Uruguay trip (May 19-June 10)
I am now 3 weeks in to a 7 week Uruguayan research and teaching trip. While I had planned to update the events of the trip weekly, it wasn’t to be. My hosts Luis, Mariángeles, Marcos and Carmen have planned a very busy schedule. I’ll sum up the past three weeks here. Saturday, May 19 through Wednesday, May 23 was spent in Montevideo. I had some jetlag recovery time before visiting Carmen Viera’s lab at the Universidad de la República and giving a seminar on spider silk research on Tuesday May 22. After the seminar Carmen and I spent about an hour chatting with Leo Lagos a Science Reporter for the Newspaper la Diara (Cientia). We discussed a lot of things related to spiders and spider silk but the focus seemed primarily on the local invasion by the Australian house spider, Badumna longiqua. There is obviously a lot of interest in these. Indeed, the presence of these spiders across urban environments in Uruguay is very obvious. On Wednesday May 23 I visited the Laboratorio Ecología del Comportamiento in Montevideo, where Carmen showed me the local Alenosemus vierae colonies and the impact of the invasive Badumna longiqua on them. This followed with discussions with some chemists and microbiologists at the institute on silk projects and various lab tours.
On the afternoon of Wednesday, May 23, I took a bus to Trentia y Tres, a quiet town in central Uruguay. Here I visited Luis Fernando Garcia’s lab at the Ciencias Biológicas PEDECIBA. Being in the middle of the agricultural region, Luis’s institute is primarily dedicated to agricultural research. I had a chance to visit some farms and search out spiders on a cattle farm and in rice and corn crops, finding mostly small, non-web building individuals. For someone searching for silks this is disappointing, but Luis is keen to extract enough silk from the jumping spiders to perform an NMR analysis. I have estimated over 1000 individuals will be needed. He is keen to get there nonetheless. I’ll let you know how he goes. The last trip in Trientia y Tres was to a rugged pristine countryside about an hour from the city. Here we made some really interesting collections. In particular there was an abundance of large retreat building Mygalomorphs at the site. We collected around 10 and have them now building retreats in the lab at Rivera.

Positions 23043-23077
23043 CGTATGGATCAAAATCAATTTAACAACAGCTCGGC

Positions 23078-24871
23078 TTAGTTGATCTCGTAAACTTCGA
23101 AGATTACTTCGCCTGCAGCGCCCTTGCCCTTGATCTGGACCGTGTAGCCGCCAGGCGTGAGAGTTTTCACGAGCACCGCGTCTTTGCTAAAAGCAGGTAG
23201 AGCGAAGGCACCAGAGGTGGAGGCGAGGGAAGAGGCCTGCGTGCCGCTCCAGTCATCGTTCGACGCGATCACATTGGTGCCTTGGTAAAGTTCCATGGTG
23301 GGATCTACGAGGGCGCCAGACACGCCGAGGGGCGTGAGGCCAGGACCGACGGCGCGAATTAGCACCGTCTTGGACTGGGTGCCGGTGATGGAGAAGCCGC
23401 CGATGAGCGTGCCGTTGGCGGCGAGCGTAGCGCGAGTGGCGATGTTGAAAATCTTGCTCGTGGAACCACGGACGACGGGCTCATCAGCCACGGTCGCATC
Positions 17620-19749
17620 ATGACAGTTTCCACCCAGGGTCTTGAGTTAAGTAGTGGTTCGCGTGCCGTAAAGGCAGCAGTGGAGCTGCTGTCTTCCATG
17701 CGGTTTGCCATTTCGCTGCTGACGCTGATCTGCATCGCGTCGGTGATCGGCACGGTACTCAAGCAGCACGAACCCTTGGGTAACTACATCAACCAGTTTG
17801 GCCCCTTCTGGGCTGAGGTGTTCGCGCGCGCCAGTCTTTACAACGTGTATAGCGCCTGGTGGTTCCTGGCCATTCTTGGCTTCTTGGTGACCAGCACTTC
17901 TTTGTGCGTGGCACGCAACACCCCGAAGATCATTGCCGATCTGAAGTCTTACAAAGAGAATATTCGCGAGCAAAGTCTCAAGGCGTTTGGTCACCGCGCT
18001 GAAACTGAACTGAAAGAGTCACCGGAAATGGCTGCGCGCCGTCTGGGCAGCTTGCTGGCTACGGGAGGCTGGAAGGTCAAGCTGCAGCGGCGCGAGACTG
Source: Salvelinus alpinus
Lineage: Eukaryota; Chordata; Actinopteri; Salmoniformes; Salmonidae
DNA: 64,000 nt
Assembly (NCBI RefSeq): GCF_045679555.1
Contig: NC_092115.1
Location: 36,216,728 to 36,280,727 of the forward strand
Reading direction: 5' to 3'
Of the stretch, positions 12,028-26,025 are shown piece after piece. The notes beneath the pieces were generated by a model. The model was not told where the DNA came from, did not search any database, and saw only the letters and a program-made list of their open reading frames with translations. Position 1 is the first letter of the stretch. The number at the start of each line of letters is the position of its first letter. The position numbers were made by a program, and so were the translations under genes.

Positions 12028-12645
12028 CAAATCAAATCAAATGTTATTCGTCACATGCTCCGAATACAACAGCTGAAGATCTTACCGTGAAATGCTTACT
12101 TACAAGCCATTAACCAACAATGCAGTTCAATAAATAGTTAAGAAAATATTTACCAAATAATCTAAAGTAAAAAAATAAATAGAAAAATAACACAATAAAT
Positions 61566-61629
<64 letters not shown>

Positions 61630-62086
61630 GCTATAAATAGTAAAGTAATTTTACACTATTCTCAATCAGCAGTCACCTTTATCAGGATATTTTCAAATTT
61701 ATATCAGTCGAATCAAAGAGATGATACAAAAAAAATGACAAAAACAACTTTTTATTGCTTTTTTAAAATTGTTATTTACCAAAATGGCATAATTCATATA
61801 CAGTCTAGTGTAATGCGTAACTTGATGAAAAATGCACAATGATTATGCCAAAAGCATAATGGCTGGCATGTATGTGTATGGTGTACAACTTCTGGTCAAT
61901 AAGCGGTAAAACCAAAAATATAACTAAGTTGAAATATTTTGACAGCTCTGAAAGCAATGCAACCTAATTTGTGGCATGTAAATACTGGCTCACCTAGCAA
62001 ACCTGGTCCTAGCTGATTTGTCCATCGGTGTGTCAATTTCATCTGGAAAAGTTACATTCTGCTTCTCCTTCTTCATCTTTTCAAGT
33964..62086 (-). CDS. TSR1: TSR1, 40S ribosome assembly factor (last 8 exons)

By May 31 we moved to Rivera on the Brazilian border, where I have since been preparing for the upcoming lectures I will give on spiders and silks to graduate students of the Centro Universitario de Rivera, Universidad de la República in Rivera. As part of this preparation we had tried out some of the practical activities I was proposing to do including degumming silkworm cocoons using readily available household products, and a rudimentary method for spinning fibres from Bovine Serum Albumin. Both of which surprisingly worked very well. As we were disappointed in the number of orb weavers collected in Trietia y Tres, and those that we had were not building webs in the frames we had provided, we ran a collecting trip on the outskirts of Rivera, but returned few large orb weavers, only a lot more jumping spiders for Luis to silk. Interestingly, the web building wolf spiders, Agloactenus logotis were in abundance so I took an opportunity to photograph them and their webs, see below, in light of our writing an upcoming ‘news’ article on them (for the Science Breaker) to support the release of our joint publication on them in the Journal of Evolutionary Biology.